THE ART OF SILENCE
For their spring-summer collection for 2021, Lardini have fused their native Italian imaginations and Japan’s sense of natural grace. The result speaks for itself.
Japan’s first moniker for ‘suit’ — sabiro — may have been named for Britain’s Savile Row, but it was in Italy where the nation’s early tailoring apprentices began to train, and from where they brought back the soft-shoulder silhouettes and rolled lapels taught by their (mostly) Neapolitan senseis. But what happens when Italian designers look to Japan instead? Or when the cultural yin-yang between the two meet in the middle, uniting Italian creation and Japan’s meditative order? You get Lardini’s upcoming spring-summer ’21 collection, the ‘Art of Silence’. As the founder and Creative Director, Luigi Lardini, puts it, “There’s always been a mutual appreciation of Japanese and Italian craft, and this has long inspired me”. The Marche-based brand, which he founded as a teenager in 1978, is renowned for its textile innovation, strong family ties, and sustainability — all characteristics that make Japanese brands appealing, too. Along with Alessio Lardini, the brand manager and second-generation family member, the Art of Silence is inspired in part by their travels east: of the natural grace of Japan, with various woven fabrics and motifs evoking the colours of small wooden villages and bamboo forests, or the serenity of cherry blossoms. It’s a collection that remains Italian in its confidence but with an earthy Japanese composition. There’s an eco-stance here, too, thanks to their ‘Rexclusive’ fabric — crafted from plastic bottles — with a hand-printed safari jacket, a new natural palette for the ‘Luxor’ trousers, exclusive linen and silk weaves for the unstructured jackets, and a bowling-collar tee made of fil coupé cotton, with unique dragonfly or bamboo illustrations. The name borrows from a series of quotations on nature and silence, including one by the Edo-era poet Matsuo Bashō: “When the temple bell stops, the sound keeps coming out of the flowers.” Lardini’s emblem, their artist’s stamp, happens to be a flower on the lapel. Below, Luigi and Alessio recount how their travels have inspired the ‘Art of Silence’ — how one Lardini enjoys the calm of a steamy onsen bath while the other observes the smallest details of a well-dressed woman, simply passing by.
Luigi on Japan and Italy: “Among my memories collected from travels to Japan, I’ve always been struck by how order plays a larger role in their culture. Physical contact appears to be less common than in Italy, where it is a characteristic! These habits are seen as gestures of mutual respect instead… I believe that people in the east particularly enjoy the Italian imagination. They recognise and appreciate originality, and that includes our craftsmanship.” Alessio on Japan and Italy: “Aside from work, I’ve chosen to visit Japan many times as a tourist so I could deepen my understanding of their culture. It can be similar to ours — like us, they have a long and ancient history behind them. I think that’s what we share in common, what I look for: the continuation of a strong heritage. From my experience of Japan, Italy has a reputation for our successful history of fashion and style, which they appreciate. And in turn we admire and draw from theirs.” Luigi on his favourite tradition: “Every time I visit Japan or meet a Japanese person, I am fascinated by the bowing ritual, the ojigi (お辞儀). From what I gather, the more you lean forward, the more recognition you give to the person you are meeting, the higher the sense of respect!”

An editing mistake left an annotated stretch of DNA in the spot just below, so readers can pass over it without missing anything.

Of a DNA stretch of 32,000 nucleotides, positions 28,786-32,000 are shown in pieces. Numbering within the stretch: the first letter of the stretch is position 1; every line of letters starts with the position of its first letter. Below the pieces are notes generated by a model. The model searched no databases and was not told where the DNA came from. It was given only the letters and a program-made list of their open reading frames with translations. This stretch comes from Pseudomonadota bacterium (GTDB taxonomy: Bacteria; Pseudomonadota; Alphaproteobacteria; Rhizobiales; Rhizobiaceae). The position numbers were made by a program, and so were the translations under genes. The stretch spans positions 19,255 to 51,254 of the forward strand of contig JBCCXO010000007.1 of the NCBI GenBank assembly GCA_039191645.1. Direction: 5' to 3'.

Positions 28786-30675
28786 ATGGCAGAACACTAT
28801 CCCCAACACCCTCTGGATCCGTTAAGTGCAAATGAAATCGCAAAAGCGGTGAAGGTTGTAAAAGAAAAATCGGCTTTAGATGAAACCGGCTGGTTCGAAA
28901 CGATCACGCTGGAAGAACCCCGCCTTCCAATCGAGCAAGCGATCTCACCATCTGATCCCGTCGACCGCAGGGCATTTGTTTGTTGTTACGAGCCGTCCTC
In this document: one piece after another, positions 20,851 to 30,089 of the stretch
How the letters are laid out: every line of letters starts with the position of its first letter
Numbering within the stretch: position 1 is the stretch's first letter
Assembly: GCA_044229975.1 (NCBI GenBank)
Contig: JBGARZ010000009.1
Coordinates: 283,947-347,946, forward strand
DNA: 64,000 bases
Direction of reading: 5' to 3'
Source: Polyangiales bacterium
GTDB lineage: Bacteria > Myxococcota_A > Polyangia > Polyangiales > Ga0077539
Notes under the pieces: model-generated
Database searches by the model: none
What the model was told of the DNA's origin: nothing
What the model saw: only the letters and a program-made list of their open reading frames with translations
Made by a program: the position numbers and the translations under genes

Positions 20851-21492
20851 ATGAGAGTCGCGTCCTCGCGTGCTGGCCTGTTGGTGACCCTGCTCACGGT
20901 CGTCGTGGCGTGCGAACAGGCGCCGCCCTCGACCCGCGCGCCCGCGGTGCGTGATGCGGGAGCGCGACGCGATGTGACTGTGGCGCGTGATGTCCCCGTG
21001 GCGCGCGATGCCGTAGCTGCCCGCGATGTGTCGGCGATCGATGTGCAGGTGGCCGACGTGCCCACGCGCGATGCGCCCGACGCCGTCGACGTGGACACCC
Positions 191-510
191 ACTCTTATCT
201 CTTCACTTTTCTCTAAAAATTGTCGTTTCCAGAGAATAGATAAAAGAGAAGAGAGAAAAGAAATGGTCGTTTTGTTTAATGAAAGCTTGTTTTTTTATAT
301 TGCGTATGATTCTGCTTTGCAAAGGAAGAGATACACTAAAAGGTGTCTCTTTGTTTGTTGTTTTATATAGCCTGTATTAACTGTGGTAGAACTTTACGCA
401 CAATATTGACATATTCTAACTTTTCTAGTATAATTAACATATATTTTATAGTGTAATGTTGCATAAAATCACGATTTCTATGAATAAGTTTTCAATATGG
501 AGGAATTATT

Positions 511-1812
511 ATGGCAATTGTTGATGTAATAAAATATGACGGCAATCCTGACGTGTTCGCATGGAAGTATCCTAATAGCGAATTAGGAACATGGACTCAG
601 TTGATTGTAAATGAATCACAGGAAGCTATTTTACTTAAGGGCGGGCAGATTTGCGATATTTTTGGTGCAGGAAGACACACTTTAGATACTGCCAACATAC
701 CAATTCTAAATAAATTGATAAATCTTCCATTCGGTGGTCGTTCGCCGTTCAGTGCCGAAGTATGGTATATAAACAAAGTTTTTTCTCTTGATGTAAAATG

Alessio on his favourite tradition: “The thermal sites and baths the Japanese go to at any time of the day, the onsen (温泉), made a big impression on me. You find them in the most unlikely places… It became an essential part of my daily ritual, especially after visiting the cold Hokkaido region. It allowed me to observe the culture more deeply and to slow down.” Alessio on Japan and nature: “Japan gave me a newer respect for nature, which is reflected in this collection. Public spaces are clean, cared for, and appreciated by citizens… There are charming, colourful gardens and landscapes. I love [the cherry blossoms] which change colour vibrantly depending on the time of year.” Luigi on the collection: “I always return home inspired by [Japanese] women. Their beauty and the way they dress… I observe the small moments, details from their looks; the colour and fit; and I interpret this in a masculine key for the new collection. As a designer I’ve had a fascination for traditional Japanese ceremonial dress, which often predates the arrival of tailoring in the country. For years they have served as inspiration for creating a Lardini collection.” Alessio on the collection: “For my part, I was inspired by the colours of nature we see depicted in their art, as well as in reality. The flowers, plants, animals [like the dragonfly print] — the delicate shades — are all in constant harmony with one another. From there we built the collection’s textiles for the jackets, shirts and ties, which take from organic Japanese shades of green, brown and even cherry-blossom pink. The Lardini spirit in Japan.” Read the full interview in Issue 73 of The Rake - on newsstands now. Available to buy immediately now on TheRake.com as single issue, 12 month subscription or 24 month subscription. Subscribers, please allow up to 3 weeks to receive your magazine. You can shop the current Lardini AW20 range here. SS21 will be online from March.